While you can add ElasticSearch via ElasticPress.io to any WordPress website, including one hosted by GoDaddy, it’s not a free service. With certain WP Engine plans, not only is it included, but it can also be enabled on your store in just a few clicks, removing the need to set up the integration yourself.
While there are thousands of free and premium themes available for WordPress and WooCommerce, both WP Engine and GoDaddy come with some themes that you can use for your eCommerce store.
With GoDaddy, you get seven online store themes to choose from, as well as themes for a range of other projects. GoDaddy also have the free CoBlocks plugin that can be used to enhance their themes and help you to produce more unique content designs.
WP Engine acquired the popular WordPress theme maker StudioPress a few years ago. Now, WP Engine customers get access to the StudioPress themes as part of their hosting package. Among the options are seven eCommerce-friendly themes. They’re not specifically themes for creating online stores, but they’ll work well with WooCommerce.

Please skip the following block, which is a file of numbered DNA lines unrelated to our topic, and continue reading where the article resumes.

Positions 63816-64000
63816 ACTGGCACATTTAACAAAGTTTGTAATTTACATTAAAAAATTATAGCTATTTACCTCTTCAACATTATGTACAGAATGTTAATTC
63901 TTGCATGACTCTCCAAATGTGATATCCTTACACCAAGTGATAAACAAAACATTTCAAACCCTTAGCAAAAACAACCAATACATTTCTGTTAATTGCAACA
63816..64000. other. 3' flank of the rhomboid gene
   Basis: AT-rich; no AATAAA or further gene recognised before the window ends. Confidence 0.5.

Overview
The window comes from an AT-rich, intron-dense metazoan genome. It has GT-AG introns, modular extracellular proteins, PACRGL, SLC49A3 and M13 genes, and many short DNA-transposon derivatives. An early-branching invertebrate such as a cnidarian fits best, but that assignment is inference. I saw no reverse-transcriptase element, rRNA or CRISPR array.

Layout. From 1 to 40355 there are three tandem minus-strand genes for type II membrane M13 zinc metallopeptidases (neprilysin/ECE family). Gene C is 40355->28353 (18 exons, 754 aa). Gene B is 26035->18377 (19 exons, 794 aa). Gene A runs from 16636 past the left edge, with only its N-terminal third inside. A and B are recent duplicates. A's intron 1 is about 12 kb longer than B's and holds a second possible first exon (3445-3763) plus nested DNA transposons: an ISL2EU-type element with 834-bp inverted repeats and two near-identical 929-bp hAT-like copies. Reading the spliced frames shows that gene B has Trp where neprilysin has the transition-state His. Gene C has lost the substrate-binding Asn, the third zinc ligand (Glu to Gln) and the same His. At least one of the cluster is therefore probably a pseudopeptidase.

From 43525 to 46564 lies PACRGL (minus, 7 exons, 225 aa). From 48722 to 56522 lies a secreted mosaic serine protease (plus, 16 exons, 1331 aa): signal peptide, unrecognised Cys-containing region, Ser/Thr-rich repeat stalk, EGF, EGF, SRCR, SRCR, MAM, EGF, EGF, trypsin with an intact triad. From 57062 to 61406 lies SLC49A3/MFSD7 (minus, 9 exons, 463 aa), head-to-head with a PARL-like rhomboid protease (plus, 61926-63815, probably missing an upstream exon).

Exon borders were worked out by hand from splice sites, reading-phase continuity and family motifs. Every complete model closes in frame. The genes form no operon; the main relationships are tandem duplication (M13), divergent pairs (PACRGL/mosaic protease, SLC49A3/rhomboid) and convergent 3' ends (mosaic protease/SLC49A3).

If you want to know more about the themes that come with the WP Engine hosting plans, you can read our StudioPress review to get the full details.
The WP Engine eCommerce plans include access to a premium plugin that adds more blocks, page layouts and sections to your website. You also get access to a selection of WooCommerce blocks for adding a range of dynamic content from your store to your posts and pages.
As both services come with some distinctive and well-designed WordPress themes, you won’t have to buy one. However, there’s still a good chance you’ll want to, as the selection available from both hosts isn’t very comprehensive.
WordPress Website Management
Both the GoDaddy and WP Engine eCommerce services can be considered managed WordPress hosting services. As part of this, some of the tasks involved in running a WordPress website are taken care of for you.
Both services will automatically update the WordPress software of your website. Plugins, including WooCommerce extensions, can be set to be automatically updated too, but, now this is a core feature of the WordPress software itself, this isn’t much of a benefit.
However, WP Engine have a Smart Plugin Manager feature that handles automatic plugin updates. Rather than simply updating your plugins and hoping for the best, this tool ‘uses machine learning and visual testing’ to check your site is still working as it should after an update has been performed.
If an issue is detected, Smart Plugin Manager will roll back to the backup that was automatically taken just before your site was updated.